Stevenage doctor awaits tribunal hearing following allegations of misconduct

PUBLISHED: 12:56 15 July 2019 | UPDATED: 13:06 15 July 2019

Doctor Shariekkal Siddhi Narayanan awaits tribunal over allegations of misconduct.

Doctor Shariekkal Siddhi Narayanan awaits tribunal over allegations of misconduct.

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A tribunal hearing will be held over the alleged misconduct of a Stevenage doctor relating to three patients.

A tribunal hearing will be held over the alleged misconduct of a Stevenage doctor relating to three patients.

Dr Shariekkal Siddhi Narayanan trained in India and qualified in 2007, gaining full registration with a licence to practise in the UK in February 2017.

The tribunal will inquire into the allegation that on July 7, 2017 - just five months after gaining a UK medical licence, and while working at Stevenage's Lister Hospital - the doctor failed to make adequate notes following a patient consultation.

It is also reported he failed to correct the patient's abnormal international normalised ratio - which measures the time taken for your blood to clot - or adequately complete blood transfusion forms.

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It is alleged Dr Narayanan knew another doctor had not taken a blood sample from this patient, but dishonestly indicated to the contrary.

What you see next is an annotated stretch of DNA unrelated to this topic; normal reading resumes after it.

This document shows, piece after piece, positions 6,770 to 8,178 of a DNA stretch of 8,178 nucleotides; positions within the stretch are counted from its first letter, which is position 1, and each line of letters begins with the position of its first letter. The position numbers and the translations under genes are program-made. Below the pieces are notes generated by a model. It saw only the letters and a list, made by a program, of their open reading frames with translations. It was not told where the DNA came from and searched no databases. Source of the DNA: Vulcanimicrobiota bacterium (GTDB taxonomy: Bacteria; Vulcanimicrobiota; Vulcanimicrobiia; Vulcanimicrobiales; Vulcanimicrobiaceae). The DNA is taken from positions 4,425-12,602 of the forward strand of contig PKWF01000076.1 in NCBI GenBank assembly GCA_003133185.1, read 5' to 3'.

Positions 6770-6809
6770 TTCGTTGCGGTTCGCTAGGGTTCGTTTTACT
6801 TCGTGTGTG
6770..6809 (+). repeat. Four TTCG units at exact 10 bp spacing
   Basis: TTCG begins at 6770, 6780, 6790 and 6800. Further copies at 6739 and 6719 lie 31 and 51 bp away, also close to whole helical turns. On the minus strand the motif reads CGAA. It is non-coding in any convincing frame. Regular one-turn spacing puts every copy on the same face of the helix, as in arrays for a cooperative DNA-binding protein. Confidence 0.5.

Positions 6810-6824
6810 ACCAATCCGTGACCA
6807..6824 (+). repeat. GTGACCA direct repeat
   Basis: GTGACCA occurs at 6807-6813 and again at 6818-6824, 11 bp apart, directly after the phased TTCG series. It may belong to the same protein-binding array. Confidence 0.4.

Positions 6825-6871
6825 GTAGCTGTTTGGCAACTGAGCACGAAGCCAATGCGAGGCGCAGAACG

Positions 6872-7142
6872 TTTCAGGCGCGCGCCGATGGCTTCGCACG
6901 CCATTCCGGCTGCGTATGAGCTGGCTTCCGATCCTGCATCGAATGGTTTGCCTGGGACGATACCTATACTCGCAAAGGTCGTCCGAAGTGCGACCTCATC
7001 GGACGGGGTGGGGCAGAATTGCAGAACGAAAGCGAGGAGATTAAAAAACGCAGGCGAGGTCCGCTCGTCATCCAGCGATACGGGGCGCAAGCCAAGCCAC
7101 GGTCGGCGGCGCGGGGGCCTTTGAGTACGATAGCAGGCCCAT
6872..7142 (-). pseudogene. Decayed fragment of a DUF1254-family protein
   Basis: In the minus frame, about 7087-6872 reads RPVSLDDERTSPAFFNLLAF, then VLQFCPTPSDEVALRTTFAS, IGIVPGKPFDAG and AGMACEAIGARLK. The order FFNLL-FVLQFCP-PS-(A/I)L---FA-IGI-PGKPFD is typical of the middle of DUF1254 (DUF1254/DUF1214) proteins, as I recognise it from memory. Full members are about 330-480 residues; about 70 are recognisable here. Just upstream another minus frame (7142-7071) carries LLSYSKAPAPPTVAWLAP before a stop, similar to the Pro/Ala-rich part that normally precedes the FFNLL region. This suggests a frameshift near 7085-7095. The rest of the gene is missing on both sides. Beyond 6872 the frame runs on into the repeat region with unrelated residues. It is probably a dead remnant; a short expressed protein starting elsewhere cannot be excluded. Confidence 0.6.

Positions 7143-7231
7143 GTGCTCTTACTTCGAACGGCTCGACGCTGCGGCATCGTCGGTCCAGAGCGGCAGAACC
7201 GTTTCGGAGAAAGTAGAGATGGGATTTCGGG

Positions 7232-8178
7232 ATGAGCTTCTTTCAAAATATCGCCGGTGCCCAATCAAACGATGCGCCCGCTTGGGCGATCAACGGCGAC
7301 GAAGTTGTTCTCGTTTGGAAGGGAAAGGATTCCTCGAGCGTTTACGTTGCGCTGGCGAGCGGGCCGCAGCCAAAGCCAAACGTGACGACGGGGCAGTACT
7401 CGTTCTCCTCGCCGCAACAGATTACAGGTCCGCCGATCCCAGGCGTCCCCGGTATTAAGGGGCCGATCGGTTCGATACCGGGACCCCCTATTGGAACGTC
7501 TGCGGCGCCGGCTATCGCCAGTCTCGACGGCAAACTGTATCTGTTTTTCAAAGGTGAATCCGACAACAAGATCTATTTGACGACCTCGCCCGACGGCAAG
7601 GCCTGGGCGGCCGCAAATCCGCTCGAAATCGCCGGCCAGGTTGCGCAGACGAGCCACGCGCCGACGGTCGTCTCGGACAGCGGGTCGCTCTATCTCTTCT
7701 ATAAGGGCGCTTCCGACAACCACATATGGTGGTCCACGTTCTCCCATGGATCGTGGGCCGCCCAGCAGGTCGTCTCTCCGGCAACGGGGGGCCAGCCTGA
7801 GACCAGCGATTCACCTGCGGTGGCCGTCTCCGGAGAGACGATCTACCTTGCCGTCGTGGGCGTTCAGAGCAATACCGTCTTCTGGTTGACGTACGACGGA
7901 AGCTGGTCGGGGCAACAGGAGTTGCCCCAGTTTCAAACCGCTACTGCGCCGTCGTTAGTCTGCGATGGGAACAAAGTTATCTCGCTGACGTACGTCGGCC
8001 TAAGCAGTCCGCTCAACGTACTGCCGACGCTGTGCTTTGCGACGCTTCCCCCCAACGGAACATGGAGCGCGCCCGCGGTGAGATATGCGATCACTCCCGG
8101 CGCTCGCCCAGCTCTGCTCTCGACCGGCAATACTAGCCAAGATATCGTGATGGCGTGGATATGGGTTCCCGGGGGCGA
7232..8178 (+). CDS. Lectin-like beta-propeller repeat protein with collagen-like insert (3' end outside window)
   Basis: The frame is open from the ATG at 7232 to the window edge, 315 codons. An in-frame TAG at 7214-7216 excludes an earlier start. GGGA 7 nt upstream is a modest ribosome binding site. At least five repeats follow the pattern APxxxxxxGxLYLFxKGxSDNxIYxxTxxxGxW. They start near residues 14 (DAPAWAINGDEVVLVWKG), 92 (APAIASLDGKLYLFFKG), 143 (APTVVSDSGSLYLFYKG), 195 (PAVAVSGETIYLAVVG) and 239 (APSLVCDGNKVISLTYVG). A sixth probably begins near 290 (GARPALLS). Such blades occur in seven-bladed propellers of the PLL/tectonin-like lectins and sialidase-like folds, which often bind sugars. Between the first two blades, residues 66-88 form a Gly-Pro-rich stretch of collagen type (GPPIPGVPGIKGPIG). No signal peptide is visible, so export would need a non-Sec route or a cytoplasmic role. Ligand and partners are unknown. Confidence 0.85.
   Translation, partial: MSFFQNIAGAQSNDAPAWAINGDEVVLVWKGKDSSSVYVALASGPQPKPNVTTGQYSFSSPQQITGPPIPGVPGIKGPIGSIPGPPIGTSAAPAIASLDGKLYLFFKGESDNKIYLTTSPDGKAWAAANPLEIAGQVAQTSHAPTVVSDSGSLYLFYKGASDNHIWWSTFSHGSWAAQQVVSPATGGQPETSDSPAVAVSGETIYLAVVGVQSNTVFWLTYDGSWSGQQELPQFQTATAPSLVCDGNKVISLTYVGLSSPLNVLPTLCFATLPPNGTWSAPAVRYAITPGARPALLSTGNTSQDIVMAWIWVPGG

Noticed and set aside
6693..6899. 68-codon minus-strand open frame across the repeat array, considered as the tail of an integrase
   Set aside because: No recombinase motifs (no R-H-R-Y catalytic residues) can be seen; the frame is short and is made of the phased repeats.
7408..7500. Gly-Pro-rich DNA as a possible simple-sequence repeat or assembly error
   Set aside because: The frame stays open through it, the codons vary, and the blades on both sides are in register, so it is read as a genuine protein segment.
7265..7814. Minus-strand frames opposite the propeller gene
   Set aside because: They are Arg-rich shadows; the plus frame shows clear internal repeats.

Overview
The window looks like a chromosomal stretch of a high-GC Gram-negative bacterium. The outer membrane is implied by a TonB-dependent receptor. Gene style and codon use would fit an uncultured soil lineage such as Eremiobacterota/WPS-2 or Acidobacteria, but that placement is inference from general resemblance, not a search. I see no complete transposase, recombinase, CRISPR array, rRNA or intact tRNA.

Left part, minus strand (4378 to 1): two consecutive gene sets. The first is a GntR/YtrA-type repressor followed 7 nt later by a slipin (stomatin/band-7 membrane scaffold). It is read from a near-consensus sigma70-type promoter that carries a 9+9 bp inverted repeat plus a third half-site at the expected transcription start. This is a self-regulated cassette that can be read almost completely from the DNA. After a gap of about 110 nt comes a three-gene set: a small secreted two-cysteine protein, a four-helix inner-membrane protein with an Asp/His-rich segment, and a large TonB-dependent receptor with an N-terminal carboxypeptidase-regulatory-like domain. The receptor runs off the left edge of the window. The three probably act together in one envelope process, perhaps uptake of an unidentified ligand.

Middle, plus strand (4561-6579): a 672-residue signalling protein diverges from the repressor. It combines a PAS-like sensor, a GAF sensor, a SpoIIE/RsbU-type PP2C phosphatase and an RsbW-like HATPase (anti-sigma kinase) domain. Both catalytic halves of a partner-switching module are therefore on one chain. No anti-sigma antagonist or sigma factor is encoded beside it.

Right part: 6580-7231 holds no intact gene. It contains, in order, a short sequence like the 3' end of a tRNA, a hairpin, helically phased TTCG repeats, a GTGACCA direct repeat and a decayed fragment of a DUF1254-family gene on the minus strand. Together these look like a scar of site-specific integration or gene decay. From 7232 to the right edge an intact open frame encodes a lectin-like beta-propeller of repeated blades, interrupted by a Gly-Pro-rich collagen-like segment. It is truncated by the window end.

The tribunal will also inquire into the allegation that on August 2, 2017, another patient presented to Dr Narayanan with chest pain and he failed to take an adequate history, provide appropriate safety netting advice, or make a diagnosis of acute coronary syndrome - which could be a heart attack.

At this same consultation, it is alleged he failed to appreciate the raised troponin levels - which could indicate heart failure - were a risk factor, failed to assess the adequacy of the patient's anticoagulation, undertake any discussion about the risks of discharge, or seek advice about his treatment plan from a senior colleague.

The tribunal will also inquire into the allegation that, in Dr Narayanan's discharge letter that day, he incorrectly stated the 'patient can be discharged in a stable condition' and that, having been asked by another doctor to reconsider his diagnosis and treatment, he failed to consider his diagnosis was incorrect and told the concerned doctor a CT scan was unnecessary.

It is also alleged that on August 2, 2017, Dr Narayanan failed to make adequate notes for another patient consultation, failed to take an adequate history, undertake any examination to consider other factors, make an adequate diagnosis, arrange for the patient to undergo a CT scan, provide safety netting advice for the planned discharge or seek input from a senior colleague.

Dr Narayanan's case is due to begin at the Medical Practitioners' Tribunal Service in Manchester on August 5.

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